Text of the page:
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 December 3, 1999

Crescent Moon snowshoe prototype came from old Volkswagen, tent poles

BOULDER — Crescent Moon literally blew the roof off the snowshoe industry this year.

Not only did Crescent Moon’s line of Permagrin snowshoes receive the coveted 1999 Sports Afield “Editor’s Choice Award,” but they swept up plenty of accolades at the Summer Outdoor Retail Show held in Salt Lake City by capturing the “Consumers Most Valuable Product” award from OutdoorReview.com.

To the average person hearing the kind of success showered on Crescent Moon at the outdoor retail show in Utah, one might think Crescent Moon’s President Jake Thamm was overcome with joy.

Well, think again.

“We lost everything,´ said Thamm of the booth he set up at the trade show. “I had built a 10-by-20-foot booth, and it was a very expensive presentation. In fact, I had one bolt left to attach when I went to the front of the booth to grab a wrench.”

The next thing Thamm recalls happening was hearing a freak rainstorm and the ventilation tube piping air into the pavilion trade show tent starting to make a shrieking noise. “Then five seconds later the tent top exploded, exposing this black sky filled with indescribable objects,” he said.

Before Thamm had a chance to dive for cover, he was struck in the back of the head and laid flat by unidentified debris that was part of what is now being hailed as one of the only documented tornadoes in Utah’s history.

“Needless to say, the (Summer Outdoor Retail) Show was not all it was cracked up to be. We were just grateful to be alive,” Thamm said of his family.

The Thamms are very much alive and living and working out of their east Boulder home, which is hard to miss with Permagrin snowshoes bordering their driveway. Above their garage, which has been renovated into Thamm’s office, rests a pair of 1950s wicker, old-school snowshoes. Thamm looked up at the old relics and grinned, saying, “Until about 1990, that was the typical snowshoe design.”

The story behind how the first Permagrin prototype was made is just as strange and fascinating as the Salt Lake City tornado. In 1994, Crescent Moon’s designer Bill Demarest followed his vision of the perfect snowshoe and began cutting up an abandoned Volkswagen in his backyard. Demarest used part of the Volkswagen’s back seat, its timing belt for straps, tent poles for the frames, hand-crafted claws out of aluminum and fastened the prototype all together with homemade rivets.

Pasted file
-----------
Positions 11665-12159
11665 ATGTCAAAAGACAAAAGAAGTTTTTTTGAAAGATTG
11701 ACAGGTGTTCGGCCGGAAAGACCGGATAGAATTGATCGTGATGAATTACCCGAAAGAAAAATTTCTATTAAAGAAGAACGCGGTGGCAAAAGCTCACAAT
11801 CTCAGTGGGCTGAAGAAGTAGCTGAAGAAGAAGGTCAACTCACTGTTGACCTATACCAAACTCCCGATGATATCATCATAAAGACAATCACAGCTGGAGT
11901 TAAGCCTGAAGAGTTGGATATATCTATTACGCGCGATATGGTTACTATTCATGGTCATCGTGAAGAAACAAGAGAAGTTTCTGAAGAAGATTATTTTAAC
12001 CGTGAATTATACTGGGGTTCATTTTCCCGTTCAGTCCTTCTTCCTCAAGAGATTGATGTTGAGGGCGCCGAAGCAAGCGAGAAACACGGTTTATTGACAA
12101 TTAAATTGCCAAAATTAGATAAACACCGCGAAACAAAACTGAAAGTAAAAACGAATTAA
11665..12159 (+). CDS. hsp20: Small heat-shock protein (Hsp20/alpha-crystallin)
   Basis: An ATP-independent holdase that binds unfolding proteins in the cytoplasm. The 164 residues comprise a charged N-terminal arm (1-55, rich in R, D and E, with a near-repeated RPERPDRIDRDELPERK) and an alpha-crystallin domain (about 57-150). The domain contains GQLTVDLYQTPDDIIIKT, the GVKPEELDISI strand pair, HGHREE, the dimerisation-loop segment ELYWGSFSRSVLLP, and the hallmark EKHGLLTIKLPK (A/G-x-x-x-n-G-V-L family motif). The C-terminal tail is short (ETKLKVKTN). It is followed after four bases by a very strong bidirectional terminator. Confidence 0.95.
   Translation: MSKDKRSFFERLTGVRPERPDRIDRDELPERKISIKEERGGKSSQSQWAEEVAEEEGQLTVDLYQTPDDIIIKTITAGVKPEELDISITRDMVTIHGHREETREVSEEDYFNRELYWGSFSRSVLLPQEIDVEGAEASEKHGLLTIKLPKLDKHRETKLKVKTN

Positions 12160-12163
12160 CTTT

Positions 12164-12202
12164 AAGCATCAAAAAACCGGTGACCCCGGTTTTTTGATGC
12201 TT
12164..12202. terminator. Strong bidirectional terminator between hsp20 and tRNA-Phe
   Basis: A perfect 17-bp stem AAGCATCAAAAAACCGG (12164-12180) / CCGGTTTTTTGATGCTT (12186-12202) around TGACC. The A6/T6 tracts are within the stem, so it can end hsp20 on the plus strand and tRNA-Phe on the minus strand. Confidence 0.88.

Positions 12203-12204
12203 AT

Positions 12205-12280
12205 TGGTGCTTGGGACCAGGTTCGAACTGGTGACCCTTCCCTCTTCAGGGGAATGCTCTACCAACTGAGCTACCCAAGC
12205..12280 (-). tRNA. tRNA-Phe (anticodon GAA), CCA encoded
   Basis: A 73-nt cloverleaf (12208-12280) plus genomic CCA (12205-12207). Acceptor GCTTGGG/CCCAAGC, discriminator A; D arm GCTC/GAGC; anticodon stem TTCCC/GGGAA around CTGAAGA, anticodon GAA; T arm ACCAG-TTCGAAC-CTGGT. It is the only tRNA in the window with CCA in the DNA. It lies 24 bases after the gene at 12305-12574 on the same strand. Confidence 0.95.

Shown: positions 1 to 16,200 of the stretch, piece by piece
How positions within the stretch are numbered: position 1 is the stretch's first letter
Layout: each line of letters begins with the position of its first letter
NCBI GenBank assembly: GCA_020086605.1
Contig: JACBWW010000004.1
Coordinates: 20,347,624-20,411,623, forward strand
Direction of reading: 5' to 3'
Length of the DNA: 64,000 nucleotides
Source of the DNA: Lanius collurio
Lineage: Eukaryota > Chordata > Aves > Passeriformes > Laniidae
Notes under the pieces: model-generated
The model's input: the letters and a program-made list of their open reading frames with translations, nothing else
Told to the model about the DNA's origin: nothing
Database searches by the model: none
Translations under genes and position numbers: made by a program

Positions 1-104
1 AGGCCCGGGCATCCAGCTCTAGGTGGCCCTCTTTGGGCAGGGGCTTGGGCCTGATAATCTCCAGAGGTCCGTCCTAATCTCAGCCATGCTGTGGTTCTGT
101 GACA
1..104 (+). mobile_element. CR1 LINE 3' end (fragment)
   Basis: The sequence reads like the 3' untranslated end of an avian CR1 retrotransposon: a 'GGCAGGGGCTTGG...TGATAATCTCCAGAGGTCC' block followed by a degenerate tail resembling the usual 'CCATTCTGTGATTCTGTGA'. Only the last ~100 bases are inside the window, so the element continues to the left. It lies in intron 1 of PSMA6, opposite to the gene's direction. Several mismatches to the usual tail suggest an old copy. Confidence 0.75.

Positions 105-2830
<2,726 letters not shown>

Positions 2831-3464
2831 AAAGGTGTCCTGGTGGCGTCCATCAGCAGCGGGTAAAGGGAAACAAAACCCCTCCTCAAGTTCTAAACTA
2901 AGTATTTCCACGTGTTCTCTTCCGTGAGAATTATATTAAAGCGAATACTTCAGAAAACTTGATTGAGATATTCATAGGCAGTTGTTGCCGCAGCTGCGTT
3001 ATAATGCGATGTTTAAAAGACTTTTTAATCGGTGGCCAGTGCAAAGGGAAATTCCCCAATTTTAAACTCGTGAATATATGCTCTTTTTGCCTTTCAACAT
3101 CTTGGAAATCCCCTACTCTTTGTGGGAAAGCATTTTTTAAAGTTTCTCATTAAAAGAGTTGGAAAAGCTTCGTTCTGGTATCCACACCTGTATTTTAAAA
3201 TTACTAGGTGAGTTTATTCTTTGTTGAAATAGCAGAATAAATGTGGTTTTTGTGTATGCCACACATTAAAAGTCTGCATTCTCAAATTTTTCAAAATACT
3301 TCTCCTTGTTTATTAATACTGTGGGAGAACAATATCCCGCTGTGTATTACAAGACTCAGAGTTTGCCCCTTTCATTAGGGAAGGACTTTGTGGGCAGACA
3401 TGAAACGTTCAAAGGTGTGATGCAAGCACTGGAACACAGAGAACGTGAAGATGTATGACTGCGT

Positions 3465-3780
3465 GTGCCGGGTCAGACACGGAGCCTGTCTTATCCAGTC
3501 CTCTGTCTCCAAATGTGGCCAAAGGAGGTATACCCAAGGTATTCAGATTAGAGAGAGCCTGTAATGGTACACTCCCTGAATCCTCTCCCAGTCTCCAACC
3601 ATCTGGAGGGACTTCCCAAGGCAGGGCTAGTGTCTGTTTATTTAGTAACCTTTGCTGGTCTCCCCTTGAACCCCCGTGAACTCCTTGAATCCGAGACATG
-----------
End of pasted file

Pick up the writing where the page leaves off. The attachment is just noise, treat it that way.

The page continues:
After turning a few of his Permagrin prototypes over to his Vail ski patrol and mountain rescue friends, word soon leaked out, and Colorado retailers began asking for his line of products.

To keep up with demand, Demarest had to hire his friends to help him manufacture a few hundred pairs, which were sold out before the 1996-1997 winter season.

In 1997, Crescent Moon, then known as a sports products manufacturing group, bought the assets of Permagrin. Within the first year of the new ownership, Crescent Moon grew 800 percent and landed retail accounts in a dozen states.

“We think we’re the fastest-growing snowshoe company in the world,” Thamm said. The Permagrin series of snowshoes, which range in price from $229 to $289, includes the “all-arounder” Permagrin 9 (three pounds and 8.5-by-27 inches); the “lightest for big packs” Permagrin 10 (three pounds and 9-by-32 inches); the “racer” Permagrin 12 (two pounds and 7.5-by-24 inches); and the “ladies or light individual” Permagrin 13 (35-ounce hypalon deck and 7.5-by-24 inches).

“The big snowshoe … we’re introducing this year, the one we’re calling Permagrin 11, will be for really big people who are well over 200 pounds, or spending a lot of time in deep powder,´ said Thamm.

All of the teardrop-shaped Permagrin snowshoes are made with tig welded aluminum frames and carry a lifetime warranty.

Although Thamm doesn’t divulge the company’s net profits, he says Crescent Moon sold several thousands of pairs of snowshoes and doubled sales last year. Crescent Moon’s success for the Permagrin legacy couldn’t have happened at a better time, since its two main competitors Atlas Snowshoe Co. and Tubbs Snowshoes merged last summer.

“We are in the next tier of manufacturers,” Thamm explained. “We have achieved whatever kind of success because we have designed our snowshoes so that they are engineered for the sport. It’s what we like to call a very Zen kind of sport.”

And, just like any sport, once an enthusiast gets hooked on snowshoeing they might be interested in knowing that Crescent Moon also markets waterproof Crescent Moon booties, T-shirts and embroidered baseball caps.

BOULDER — Crescent Moon literally blew the roof off the snowshoe industry this year.

Not only did Crescent Moon’s line of Permagrin snowshoes receive the coveted 1999 Sports Afield “Editor’s Choice Award,” but they swept up plenty of accolades at the Summer Outdoor Retail Show held in Salt Lake City by capturing the “Consumers Most Valuable Product” award from OutdoorReview.com.

To the average person hearing the kind of success showered on Crescent Moon at the outdoor retail show in Utah, one might think Crescent Moon’s President Jake Thamm was overcome with joy.

Well, think again.

“We lost everything,´ said Thamm of the booth…

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